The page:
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What is global warming, and how is it impacting us?

June 17, 2021 | Charles Lin

Image by Gerd Altmann from Pixabay

Image by Gerd Altmann from Pixabay

The definition of “global warming” seems pretty self-evident. It means the planet’s getting warmer, right? While broadly true, global warming specifically refers to the increasing average surface temperature of the earth relative to pre-industrial levels (pre-1760 or so, if you’re not a history buff).

But you don’t need to be a scientist to know that it’s been getting warmer and warmer here on planet Earth. Climate science tells us this warming is largely due to greenhouse gas emissions created by human activity. Worse, it’s only going to get hotter.

As the climate continues to get warmer, extremes in weather will further intensify —meaning more heatwaves, and thus more risk of droughts and wildfires. The September 2020 images of the California wildfires are unforgettable: colossal fires burning through property and forested lands, freakish orange skies, hazy and smoky air, and tens of thousands of people being evacuated. The warming-induced drying of forested areas provides fuel for wildfires; poor forest management and more people living in such forested areas also contribute to increased risk(1).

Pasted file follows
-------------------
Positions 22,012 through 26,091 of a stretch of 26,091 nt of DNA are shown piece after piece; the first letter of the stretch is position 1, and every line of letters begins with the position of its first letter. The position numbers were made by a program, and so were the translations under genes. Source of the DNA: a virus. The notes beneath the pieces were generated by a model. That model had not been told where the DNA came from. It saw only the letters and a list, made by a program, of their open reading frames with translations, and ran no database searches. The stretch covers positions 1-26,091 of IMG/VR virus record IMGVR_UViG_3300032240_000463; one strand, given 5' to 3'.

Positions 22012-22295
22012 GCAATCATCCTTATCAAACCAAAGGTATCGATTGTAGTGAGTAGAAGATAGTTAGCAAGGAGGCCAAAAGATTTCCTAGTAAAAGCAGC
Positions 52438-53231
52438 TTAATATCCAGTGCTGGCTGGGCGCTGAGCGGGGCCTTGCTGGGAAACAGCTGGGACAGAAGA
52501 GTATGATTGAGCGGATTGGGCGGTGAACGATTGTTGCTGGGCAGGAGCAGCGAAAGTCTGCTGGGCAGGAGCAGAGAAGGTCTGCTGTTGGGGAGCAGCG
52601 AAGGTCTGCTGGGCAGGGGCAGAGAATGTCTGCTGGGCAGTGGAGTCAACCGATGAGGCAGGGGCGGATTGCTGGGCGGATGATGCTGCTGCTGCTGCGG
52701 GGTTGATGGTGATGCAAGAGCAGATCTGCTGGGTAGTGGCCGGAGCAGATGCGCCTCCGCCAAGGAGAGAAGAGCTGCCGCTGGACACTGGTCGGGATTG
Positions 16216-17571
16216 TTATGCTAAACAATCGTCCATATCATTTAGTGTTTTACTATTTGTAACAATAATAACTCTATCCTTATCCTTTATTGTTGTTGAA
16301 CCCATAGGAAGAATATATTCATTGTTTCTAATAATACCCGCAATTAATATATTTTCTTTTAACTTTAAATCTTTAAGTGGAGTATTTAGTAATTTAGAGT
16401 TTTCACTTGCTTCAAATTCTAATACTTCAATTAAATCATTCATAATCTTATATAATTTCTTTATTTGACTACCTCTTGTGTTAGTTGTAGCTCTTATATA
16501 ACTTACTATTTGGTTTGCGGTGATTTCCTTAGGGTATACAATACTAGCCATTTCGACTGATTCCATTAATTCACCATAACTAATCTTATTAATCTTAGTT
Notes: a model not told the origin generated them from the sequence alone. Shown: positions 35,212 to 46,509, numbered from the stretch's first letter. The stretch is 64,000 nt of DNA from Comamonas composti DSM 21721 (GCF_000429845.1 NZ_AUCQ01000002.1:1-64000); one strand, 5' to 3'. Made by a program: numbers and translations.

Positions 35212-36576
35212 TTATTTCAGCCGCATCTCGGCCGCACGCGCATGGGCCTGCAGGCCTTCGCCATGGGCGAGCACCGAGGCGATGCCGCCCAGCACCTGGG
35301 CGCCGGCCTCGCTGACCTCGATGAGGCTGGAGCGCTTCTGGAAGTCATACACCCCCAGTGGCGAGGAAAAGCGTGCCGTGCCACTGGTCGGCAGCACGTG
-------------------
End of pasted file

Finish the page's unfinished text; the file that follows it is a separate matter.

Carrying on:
Our oceans have also warmed, becoming more acidic and less oxygenated, which can lead to increased coral bleaching, and infectious disease outbreaks in their ecosystem. Coral, and coral reefs, not only provide a vital ecosystem for underwater life; they also help power human economies and coastal protection. The warming also causes sea level rise that increases the risks for many human and ecological systems in coastal areas, including increased flooding and saltwater intrusion.

Why does this matter for Canada? The rate of warming of the country is about twice that of the globe on average; and it is even higher in Northern Canada. The May 2016 wildfires near Fort McMurray in Alberta caused $3.7 billion of damage, the single most costly natural disaster on record in Canada(2). The Arctic has already experienced more prolonged and widespread ice-free conditions in the recent decades, which affect marine ecosystems, economic development, and ways of life for northern communities.

However, it’s not too late to do something about it. Let’s be clear – it’s up to us to act on reducing global warming and its impacts. We all have different skills, resources and interests, and it’s in matching our abilities to the right opportunities that our actions can be most impactful. These could be as simple as learning more about climate issues, and sharing what you know with friends and family. If you’re more politically inclined, it could be identifying, supporting and helping to elect climate-aware politicians, participating in climate-change movements, or lobbying governments at different levels in support of green initiatives. Whatever you do, the opportunities are plentiful – and the need is real.


(1)California’s recurring wildfire problem, explained (Vox, September 10, 2020)

(2)2020 Facts, Insurance Bureau of Canada

Charles Lin

Charles is a retired atmospheric scientist based in Toronto. He stays busy as founder and lead of ImpactNetZero, keeping healthy in mind and body, and reading stories to his two grandchildren.

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